We also have access to cards like Surestrike Trident and Loxodon Warhammer to regain the life points we’re using up. The deck is absolutely going to be high risk, possible higher reward and I think this Phyrexian will absolutely entice the audience it’s meant for.

Mystic Intellect

As someone who spent a lot of time trying to figure out a good Dralnu, Lich Lord deck for my playstyle, I feel Sevinne, the Chronoclasm brings a lot of legitimacy to a flashback strategy. Short of reprinting Snapcaster Mage as a legendary creature, I don’t know what I thought a solid flashback general would look like.

Sevinne offers an interesting build around as he supports not only flashback, but also aftermath, retrace, and jump-start to really carve out a graveyard spells-matter archetype, leagues clearer than before. Flashback will probably still be the most dominant way to take advantage of Sevinne, with a much greater saturation of cards with the mechanic (plus cards that favorably interact with flashback, like Burning Vengeance or Secrets of the Dead).

Of all the generals in Mystic Intellect, Elsha of the Infinite might be my favorite. She’s a more Commander viable Jeskai general than Shu Yun, the Silent Tempest, who I had always wanted to make work, but never quite stuck the landing. It’s probably good that Bolas’s Citadel is not in Elsha’s color identity, but you’re far from short on that kind of strategy here. Combining Ugin, the Ineffable or another cost reduction card with Sensei’s Divining Top and Mystic Forge can help you storm off, and adding an Aetherflux Reservoir will close things out.

For me, I would want to combine draw engines to get past creatures and lands with reactive spells as to play my game off the top of my library and on other players’ turns. Obviously cards like Monastery Mentor and Saheeli, Sublime Artificer are both going to garner different levels of value for this deck, but I also think powerful sorceries like Blasphemous Act, Austere Command, and Karn’s Temporal Sundering are going to be more valuable when you can break through their timing restrictions.

Pramikon, Sky Rampart presents an interesting level of politics that I don’t feel I’m prepared to properly tackle; let’s leave that to the Andrew Marginis of the world to properly brew. What I can say about Magic’s first legendary wall is that I think it will create fun game states for playgroups that are already enjoying formats like Star or Emperor, but don’t have the game size to support it on a given night. If I were to assemble a deck built around Pramikon, I would be using it as a group hug deck that pushes players to bend to my will and take out my competition, instead of simply walling myself off behind a Propaganda, Norn’s Annex, and Ghostly Prison to avoid attacks.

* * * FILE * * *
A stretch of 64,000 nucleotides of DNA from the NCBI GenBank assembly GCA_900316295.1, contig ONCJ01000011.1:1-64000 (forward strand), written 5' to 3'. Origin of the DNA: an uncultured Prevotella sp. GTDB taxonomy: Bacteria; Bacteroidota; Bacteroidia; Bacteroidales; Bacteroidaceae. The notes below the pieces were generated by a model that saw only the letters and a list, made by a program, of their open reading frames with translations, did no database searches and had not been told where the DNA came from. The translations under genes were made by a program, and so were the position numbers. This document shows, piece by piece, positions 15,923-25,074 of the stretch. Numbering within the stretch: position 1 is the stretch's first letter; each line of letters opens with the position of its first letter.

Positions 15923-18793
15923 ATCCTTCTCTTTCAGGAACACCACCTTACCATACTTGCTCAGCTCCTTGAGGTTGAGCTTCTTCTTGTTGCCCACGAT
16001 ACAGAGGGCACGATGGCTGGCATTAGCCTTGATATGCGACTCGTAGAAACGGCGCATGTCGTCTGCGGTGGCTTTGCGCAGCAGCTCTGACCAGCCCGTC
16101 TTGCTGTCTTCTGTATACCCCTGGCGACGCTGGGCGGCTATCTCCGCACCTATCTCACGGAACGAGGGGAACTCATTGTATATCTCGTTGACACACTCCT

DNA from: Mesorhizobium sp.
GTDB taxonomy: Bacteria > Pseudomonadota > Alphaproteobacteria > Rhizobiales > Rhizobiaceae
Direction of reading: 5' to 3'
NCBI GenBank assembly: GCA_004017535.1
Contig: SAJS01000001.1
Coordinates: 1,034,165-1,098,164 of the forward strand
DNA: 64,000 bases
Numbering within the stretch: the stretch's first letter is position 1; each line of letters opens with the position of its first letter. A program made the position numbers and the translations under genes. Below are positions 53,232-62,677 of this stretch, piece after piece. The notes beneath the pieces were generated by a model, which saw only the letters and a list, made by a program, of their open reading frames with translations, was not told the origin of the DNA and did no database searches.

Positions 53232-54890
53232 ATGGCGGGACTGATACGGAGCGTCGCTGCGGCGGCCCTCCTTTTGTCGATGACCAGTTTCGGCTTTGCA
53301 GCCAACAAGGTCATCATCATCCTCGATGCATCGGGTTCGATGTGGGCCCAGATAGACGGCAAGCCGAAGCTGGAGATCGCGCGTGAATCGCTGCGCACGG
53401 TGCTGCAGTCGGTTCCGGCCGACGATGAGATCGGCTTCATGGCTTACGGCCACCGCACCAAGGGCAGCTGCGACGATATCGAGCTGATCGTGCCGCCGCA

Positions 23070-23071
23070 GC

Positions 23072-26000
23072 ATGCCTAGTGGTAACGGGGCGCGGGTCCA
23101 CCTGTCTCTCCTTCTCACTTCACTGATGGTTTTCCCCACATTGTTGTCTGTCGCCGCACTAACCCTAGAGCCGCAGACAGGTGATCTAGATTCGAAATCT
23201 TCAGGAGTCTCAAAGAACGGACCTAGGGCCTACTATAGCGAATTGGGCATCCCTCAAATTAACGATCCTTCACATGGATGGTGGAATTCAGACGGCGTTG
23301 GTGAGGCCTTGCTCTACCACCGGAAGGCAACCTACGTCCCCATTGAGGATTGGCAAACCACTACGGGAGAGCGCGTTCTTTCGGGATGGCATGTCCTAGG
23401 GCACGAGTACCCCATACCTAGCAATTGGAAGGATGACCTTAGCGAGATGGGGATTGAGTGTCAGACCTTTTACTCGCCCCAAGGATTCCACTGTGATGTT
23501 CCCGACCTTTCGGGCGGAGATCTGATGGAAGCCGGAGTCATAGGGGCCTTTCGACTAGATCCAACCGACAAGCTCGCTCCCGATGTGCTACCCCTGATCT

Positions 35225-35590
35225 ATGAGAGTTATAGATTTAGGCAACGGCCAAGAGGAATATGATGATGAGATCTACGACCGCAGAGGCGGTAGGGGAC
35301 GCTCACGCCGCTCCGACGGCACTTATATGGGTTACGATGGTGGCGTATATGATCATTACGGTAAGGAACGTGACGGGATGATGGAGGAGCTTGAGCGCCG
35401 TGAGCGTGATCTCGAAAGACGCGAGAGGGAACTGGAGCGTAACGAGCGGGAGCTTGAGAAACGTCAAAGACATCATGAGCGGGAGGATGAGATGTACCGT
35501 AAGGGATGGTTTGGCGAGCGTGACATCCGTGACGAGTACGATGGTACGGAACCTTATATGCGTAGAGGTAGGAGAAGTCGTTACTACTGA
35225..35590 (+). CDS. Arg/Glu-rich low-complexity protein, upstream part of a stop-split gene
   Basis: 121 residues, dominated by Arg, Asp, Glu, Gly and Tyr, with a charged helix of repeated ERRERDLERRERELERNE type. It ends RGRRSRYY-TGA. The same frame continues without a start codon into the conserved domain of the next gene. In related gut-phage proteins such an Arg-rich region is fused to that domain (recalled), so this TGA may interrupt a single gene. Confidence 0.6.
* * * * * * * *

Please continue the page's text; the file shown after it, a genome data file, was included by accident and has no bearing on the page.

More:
Of course, I say all of this with zero experience – maybe I’ll play with it once and find that I enjoy putting players into decision paralysis with Disrupt Decorum and Ludevic, Necro-Alchemist every game.

Finally, Gerrard, Weatherlight Hero is the Boros Commander many players in love with the color identity have been waiting for. Opening up space for a general besides Archangel Avacyn who has reasonable protection against board wipes is a great move, and gives Boros a distinct leg up, allowing for something other than combat to build around.

I haven’t gone deep on Gerrard yet, but anything that routinely removes large swaths of permanents, like Austere Command or Bearer of the Heavens is going to have a place in this deck. Mana rocks like Commander’s Sphere and Mind Stone, or artifacts that accrue value either as they enter/leave the battlefield such as Ichor Wellspring or Pilgrim’s Eye are going to be especially valuable in this deck. While not for everyone, I really like the innovations Boros has gotten this year with Gerrard and Feather the Redeemed. Here’s hoping he sticks.

The Commander product for 2019 to me reads like a roaring success. It’s astonishing how many cards I wanted to see have made into this year’s decklists, and, though there are deeper cuts that were left out for whatever reason, the same could be said about every year’s release. For the most part, I like the direction that these decks have taken and I have plans to purchase all four of them at some point this Fall. I like the new faces, and I like the return of Weatherlight Saga characters that didn’t have a great showing their first time around.

Stellar product all around. Just remember the secret choice and Magus cards next time!

Ryan Sainio is a Graphic Designer who writes about EDH and the EDH community. He has been playing Magic: The Gathering since 7th Edition in 2002 and values flavorful and fun gameplay over competitively optimized decks.